This species nests about inland lakes,ponds and bogs,among the plants and low brush wood that afford cover near the water's edge. The nest itself is nothing more than a few stems of reeds,rushes or grasses,lined with down of the mothers breast,the quantity added as the number of eggs increases.many tend to breed in the same vicinity.

Meyer 1850, states " About the latter end of April the birds arrive in pairs at their breeding places,and in May the female lays. By the end of June the young make their appearance and are soon led to the seashore and instructed to swim and dive and provide for themselves. The male, who leaves all the nursery care to his mate,joins his family on arriving at that locality,and accompanies them in their migratory journey and winter sojourn"

The eggs which number from six to nine are a pale greenish or bluish white colour,tinted with buff. The female incubates the eggs for a period of twenty four to twenty nine days by the female and they are ready to become independent in a further thirty five to forty days. On this subject I now allude once again to the historical observations of Audubon {see above} who made the following notes in his book previously mentioned. He knew the species by the name of Fuligula glacialis.

" In the course of my rambles along the border of a large freshwater lake, near Bras-d'or in Labrador,on the 28th of July 1833, I was delighted by the sight of several young broods of this species of duck,all carefully attended to by their anxious and watchful mothers. Not a male bird was on the lake,which was fully two miles distant from the sea,and I concluded that in this species, as in many others, the males abandon the females after incubation has commenced."

" I watched their motions for a while,searching at the time for their nests,one of which I was long in discovering. Although it was quite destitute of anything resembling the appearance of life, it still contained the down which the mother had plucked from herself for the purpose of keeping the eggs warm. It had placed it under an Alder bush,among rank weeds not more than eight to nine inches from the edge of the water,and was formed of rather course grass,with an upper layer of finer weeds,which were neatly arranged,while the down filled the bottom of the cavity,now apparently flattened by the sitting bird. The number of young broods in sight induced me to search for more nests,and in about an hour I had discovered six more"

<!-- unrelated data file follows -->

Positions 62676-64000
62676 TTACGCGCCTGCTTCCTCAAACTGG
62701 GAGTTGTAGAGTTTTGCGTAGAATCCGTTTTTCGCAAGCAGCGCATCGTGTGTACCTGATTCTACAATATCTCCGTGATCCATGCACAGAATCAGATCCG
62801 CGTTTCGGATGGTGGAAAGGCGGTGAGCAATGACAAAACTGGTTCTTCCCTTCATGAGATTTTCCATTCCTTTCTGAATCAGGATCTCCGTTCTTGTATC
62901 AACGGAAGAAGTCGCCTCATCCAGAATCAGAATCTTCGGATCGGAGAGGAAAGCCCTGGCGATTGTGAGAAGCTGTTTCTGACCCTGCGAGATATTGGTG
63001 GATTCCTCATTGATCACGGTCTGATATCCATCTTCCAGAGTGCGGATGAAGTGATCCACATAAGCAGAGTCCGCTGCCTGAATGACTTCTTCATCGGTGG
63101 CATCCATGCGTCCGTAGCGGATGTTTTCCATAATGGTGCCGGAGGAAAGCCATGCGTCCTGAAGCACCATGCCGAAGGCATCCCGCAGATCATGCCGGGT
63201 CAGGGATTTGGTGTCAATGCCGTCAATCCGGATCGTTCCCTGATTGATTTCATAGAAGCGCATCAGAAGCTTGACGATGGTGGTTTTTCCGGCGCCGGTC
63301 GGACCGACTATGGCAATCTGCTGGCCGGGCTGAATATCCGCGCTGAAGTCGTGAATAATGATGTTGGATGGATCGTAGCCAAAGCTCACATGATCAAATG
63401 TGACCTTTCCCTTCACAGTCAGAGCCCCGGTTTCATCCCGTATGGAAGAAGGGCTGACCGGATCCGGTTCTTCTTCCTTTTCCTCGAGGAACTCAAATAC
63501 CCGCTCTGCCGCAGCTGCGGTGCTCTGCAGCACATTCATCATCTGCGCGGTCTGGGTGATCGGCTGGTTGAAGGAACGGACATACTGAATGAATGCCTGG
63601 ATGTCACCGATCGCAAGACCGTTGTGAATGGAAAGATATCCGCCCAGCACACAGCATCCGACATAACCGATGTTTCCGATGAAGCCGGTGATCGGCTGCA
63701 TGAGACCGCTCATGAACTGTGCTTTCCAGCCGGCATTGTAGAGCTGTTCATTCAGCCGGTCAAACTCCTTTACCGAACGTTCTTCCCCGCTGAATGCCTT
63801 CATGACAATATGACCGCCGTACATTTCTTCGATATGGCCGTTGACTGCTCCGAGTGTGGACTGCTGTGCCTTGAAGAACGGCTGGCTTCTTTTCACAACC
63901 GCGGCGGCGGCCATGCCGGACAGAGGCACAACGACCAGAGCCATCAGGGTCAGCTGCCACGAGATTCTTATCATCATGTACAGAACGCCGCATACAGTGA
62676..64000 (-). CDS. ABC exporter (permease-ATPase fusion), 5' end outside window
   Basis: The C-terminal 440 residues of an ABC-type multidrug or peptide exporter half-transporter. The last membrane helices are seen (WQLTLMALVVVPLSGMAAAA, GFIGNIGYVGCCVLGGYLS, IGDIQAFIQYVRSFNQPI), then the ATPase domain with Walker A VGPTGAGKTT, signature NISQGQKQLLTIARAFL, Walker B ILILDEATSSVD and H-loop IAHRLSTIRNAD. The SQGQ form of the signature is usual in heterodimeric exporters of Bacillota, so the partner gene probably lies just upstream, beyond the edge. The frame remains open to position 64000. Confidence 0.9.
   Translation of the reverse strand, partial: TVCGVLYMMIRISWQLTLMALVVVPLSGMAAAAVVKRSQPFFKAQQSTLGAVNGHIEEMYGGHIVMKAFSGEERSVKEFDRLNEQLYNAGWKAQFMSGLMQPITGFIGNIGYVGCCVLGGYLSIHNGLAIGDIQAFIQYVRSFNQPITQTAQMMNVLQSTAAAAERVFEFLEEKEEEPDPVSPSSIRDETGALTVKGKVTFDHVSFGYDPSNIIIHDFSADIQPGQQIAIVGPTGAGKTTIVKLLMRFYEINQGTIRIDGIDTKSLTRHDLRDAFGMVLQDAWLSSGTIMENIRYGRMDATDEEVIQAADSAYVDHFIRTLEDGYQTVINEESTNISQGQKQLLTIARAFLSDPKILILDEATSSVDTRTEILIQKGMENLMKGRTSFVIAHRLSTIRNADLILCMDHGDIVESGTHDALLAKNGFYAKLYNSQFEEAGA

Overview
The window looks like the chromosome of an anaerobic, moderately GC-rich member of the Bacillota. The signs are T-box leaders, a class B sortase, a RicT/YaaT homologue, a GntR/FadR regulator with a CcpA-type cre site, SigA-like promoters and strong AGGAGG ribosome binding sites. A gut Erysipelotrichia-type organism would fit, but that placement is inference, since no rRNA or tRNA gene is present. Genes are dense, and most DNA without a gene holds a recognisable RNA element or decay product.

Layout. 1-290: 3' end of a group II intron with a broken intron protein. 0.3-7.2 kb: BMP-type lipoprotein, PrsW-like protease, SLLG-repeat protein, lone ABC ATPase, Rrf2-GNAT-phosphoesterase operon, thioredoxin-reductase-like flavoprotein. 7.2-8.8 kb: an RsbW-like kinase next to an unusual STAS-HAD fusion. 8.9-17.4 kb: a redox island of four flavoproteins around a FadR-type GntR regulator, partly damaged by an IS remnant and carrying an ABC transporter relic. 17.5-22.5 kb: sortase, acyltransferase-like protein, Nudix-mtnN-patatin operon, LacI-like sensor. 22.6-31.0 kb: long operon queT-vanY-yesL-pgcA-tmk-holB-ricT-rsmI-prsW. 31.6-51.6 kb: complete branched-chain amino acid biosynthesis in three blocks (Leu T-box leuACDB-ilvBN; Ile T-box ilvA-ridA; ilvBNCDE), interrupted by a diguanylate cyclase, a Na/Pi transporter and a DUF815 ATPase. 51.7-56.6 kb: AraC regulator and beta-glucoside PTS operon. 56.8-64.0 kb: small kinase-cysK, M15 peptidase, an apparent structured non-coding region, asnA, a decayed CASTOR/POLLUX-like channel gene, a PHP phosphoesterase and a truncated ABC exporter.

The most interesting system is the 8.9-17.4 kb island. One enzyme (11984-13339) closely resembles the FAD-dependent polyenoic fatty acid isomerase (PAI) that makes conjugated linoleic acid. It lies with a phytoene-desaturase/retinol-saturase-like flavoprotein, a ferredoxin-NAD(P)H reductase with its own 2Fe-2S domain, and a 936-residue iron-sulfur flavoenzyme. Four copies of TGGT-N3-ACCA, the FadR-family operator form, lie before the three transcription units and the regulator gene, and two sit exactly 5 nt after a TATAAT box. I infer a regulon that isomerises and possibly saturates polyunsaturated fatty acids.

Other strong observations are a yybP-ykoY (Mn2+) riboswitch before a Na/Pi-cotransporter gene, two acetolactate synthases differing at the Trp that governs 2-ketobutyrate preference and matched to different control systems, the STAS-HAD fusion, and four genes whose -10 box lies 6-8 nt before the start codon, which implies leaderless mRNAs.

" My young companion had, unfortunately for me, had walked that morning to Blane Sablon,about thirty miles distant,down the Straits of Belle Isle,and having no dog to assist me in procuring some of the young ducks I was obliged to enact the part of one myself,although the thermometer that day was 45-50 degrees,and the atmosphere felt chilly. I gave chase to the young ducklings,which made for different parts of the shore,as I followed them up to my middle in water,while they dived before me,like so many water-witches, the mothers keeping aloof, and sounding their notes of alarm and admonition "

" I was fortunate to procure several young birds and afterwards shot one of the old,which having young much smaller than the rest was more anxious for their safety,and kept them within shot. She and the young were afterwards put in rum,to be subsequently examined"

Mother with ducklings taken in Iceland



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    • D.A.L. profile imageAUTHOR


      3 years ago from Lancashire north west England

      Pamela KinnairdW,

      Hi Pamela, the other alternative names in North America,are old squaw {which is now thought to be politically incorrect } and ' southerlies' . thank you for your visit and for your votes and sharing all of which are much appreciated. Best wishes to you.

    • Pamela Kinnaird W profile image

      Pamela Dapples 

      3 years ago from Just Arizona Now

      Beautiful duck. I hadn't seen this kind before and I read your article carefully to see what this duck might be known as in Canada. Unless I missed it, there is just the nickname which fell out of favor? And some might mistake it for the Pintail? I love the Pintail as it's so gorgeous sometimes. Perhaps during breeding season is when he gets all those lovely brown contrasts. Maybe this one is a variation of the Pintail? I didn't like your paragraph which began, "According to another distinguished writer of America...." Very sad statement therein.

      Voting up, Pinning and Sharing.

    • D.A.L. profile imageAUTHOR


      3 years ago from Lancashire north west England


      Hi Deb, I have every faith in you doing so,and I hope you enjoy the experience. Best wishes to you.

    • aviannovice profile image

      Deb Hirt 

      3 years ago from Stillwater, OK

      This is another beautiful bird that I soon hope to photograph and observe, if even for a short time. It would also be most advantageous to se the young, and how the family interacts with one another. My dream shall become reality, as I will make it so.

    • D.A.L. profile imageAUTHOR


      3 years ago from Lancashire north west England


      Hello Devika, you are always so encouraging with your comments which means a lot,as do your votes my friend. Best wishes to you..

    • DDE profile image

      Devika Primić 

      3 years ago from Dubrovnik, Croatia

      A greatly presented hub! I like the photos and again you have introduced to me another beautiful winged creature. I like ducks and this one is no exception. Voted up, interesting, beautiful, and useful.